Effects of an Oral-Pharyngeal Motor Training Programme on Children with Obstructive Sleep Apnea Syndrome in Hong Kong: A Retrospective Pilot Study

Hong Kong J Occup Ther. 2017 Dec;30(1):1-5. doi: 10.1016/j.hkjot.2017.09.001. Epub 2017 Nov 23.


Background: This study aimed to investigate the effects of an oropharyngeal motor training programme on children with Obstructive Sleep Apnea Syndrome (OSAS) in Hong Kong.

Methods: In this retrospective study, we reviewed the outcomes of 10 children with OSAS who had received an oropharyngeal motor training programme in Occupational Therapy Department of an acute hospital in Hong Kong over a 1-year programme. Each participant attended an individual oropharyngeal motor training programme plus a follow-up session after 2 months. The training programme consisted of 10 individual mobilization exercises involving the orofacial and pharyngeal area for 45 minutes. Each exercise had to be repeated for 10 times. Three outcome measures were chosen to study the effectiveness of the training programme including tongue strength, tongue endurance level and orofacial function. Tongue strength and tongue endurance level were assessed using the Iowa Oral Pressure Instrument (IOPI). The Nordic Orofacial Test-Screening (NOT-S) Assessment was used to assess the orofacial function. Seven out of 10 participants completed the training programme and attended the follow-up session after two months.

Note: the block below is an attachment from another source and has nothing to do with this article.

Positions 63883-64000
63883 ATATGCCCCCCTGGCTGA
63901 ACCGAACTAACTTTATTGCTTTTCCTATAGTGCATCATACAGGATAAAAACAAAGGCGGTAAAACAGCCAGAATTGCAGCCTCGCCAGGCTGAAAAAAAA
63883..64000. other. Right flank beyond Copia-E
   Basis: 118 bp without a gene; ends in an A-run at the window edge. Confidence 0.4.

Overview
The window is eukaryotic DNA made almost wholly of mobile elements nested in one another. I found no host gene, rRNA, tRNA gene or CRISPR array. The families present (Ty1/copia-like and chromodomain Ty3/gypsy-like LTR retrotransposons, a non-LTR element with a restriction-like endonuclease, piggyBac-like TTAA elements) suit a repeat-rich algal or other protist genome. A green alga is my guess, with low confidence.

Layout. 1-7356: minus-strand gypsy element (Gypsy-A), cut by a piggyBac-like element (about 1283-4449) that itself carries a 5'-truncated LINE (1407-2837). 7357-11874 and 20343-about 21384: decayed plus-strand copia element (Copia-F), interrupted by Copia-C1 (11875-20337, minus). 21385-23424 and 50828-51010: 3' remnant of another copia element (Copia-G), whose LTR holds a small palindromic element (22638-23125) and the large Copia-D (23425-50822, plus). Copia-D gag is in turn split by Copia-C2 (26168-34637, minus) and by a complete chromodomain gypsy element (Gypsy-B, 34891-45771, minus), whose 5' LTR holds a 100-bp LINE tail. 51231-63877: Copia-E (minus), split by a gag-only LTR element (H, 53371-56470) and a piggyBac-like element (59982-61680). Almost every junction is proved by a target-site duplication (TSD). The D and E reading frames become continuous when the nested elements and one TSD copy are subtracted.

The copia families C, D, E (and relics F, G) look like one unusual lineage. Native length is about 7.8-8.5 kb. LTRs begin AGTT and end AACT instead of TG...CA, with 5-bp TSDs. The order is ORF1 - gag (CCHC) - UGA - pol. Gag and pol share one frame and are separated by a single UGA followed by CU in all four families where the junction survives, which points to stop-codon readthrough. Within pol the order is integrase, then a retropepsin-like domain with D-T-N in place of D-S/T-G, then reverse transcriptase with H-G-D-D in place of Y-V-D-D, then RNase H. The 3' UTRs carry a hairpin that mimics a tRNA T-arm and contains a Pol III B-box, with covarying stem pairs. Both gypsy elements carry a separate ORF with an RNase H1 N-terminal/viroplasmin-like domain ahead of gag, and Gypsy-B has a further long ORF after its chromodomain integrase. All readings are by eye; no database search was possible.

Results: The tongue strength and the scores of NOT-S of the 7 participants were found to have significant improvement after training. However, there was no significant difference in tongue endurance level.

Conclusion: The findings of this study support the role of occupational therapist in oromotor training modalities to improve the respiratory function for children with OSAS in Hong Kong. Copyright © 2017, Hong Kong Occupational Therapy Association. Published by Elsevier (Singapore) Pte Ltd. This is an open access article under the CC BY-NC-ND license (http://creativecommons.org/licenses/by-nc-nd/4.0/).

Keywords: Children; Obstructive sleep apnea syndrome; Oropharyngeal motor training; Tongue strength.